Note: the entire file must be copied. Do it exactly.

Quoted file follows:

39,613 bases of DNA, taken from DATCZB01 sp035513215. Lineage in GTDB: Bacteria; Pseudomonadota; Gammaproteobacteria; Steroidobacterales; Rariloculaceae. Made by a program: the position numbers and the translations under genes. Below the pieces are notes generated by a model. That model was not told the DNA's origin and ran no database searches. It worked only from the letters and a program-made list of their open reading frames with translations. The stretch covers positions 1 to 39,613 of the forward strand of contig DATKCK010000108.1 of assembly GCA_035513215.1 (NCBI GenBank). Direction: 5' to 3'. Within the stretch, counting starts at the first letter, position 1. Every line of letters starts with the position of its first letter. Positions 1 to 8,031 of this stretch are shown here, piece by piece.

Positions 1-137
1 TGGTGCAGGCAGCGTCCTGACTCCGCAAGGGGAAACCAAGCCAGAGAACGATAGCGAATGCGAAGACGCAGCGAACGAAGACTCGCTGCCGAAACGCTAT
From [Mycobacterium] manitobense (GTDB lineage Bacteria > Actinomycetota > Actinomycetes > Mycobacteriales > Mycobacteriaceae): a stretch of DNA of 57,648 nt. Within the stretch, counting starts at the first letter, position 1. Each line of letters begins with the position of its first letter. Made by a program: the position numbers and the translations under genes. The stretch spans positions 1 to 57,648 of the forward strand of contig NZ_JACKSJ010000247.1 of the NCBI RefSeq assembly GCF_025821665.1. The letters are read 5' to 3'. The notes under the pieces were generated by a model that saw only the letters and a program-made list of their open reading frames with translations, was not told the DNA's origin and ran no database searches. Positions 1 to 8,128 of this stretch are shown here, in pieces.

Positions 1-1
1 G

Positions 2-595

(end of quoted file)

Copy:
39,613 bases of DNA, taken from DATCZB01 sp035513215. Lineage in GTDB: Bacteria; Pseudomonadota; Gammaproteobacteria; Steroidobacterales; Rariloculaceae. Made by a program: the position numbers and the translations under genes. Below the pieces are notes generated by a model. That model was not told the DNA's origin and ran no database searches. It worked only from the letters and a program-made list of their open reading frames with translations. The stretch covers positions 1 to 39,613 of the forward strand of contig DATKCK010000108.1 of assembly GCA_035513215.1 (NCBI GenBank). Direction: 5' to 3'. Within the stretch, counting starts at the first letter, position 1. Every line of letters starts with the position of its first letter. Positions 1 to 8,031 of this stretch are shown here, piece by piece.

Positions 1-137
1 TGGTGCAGGCAGCGTCCTGACTCCGCAAGGGGAAACCAAGCCAGAGAACGATAGCGAATGCGAAGACGCAGCGAACGAAGACTCGCTGCCGAAACGCTAT
From [Mycobacterium] manitobense (GTDB lineage Bacteria > Actinomycetota > Actinomycetes > Mycobacteriales > Mycobacteriaceae): a stretch of DNA of 57,648 nt. Within the stretch, counting starts at the first letter, position 1. Each line of letters begins with the position of its first letter. Made by a program: the position numbers and the translations under genes. The stretch spans positions 1 to 57,648 of the forward strand of contig NZ_JACKSJ010000247.1 of the NCBI RefSeq assembly GCF_025821665.1. The letters are read 5' to 3'. The notes under the pieces were generated by a model that saw only the letters and a program-made list of their open reading frames with translations, was not told the DNA's origin and ran no database searches. Positions 1 to 8,128 of this stretch are shown here, in pieces.

Positions 1-1
1 G

Positions 2-595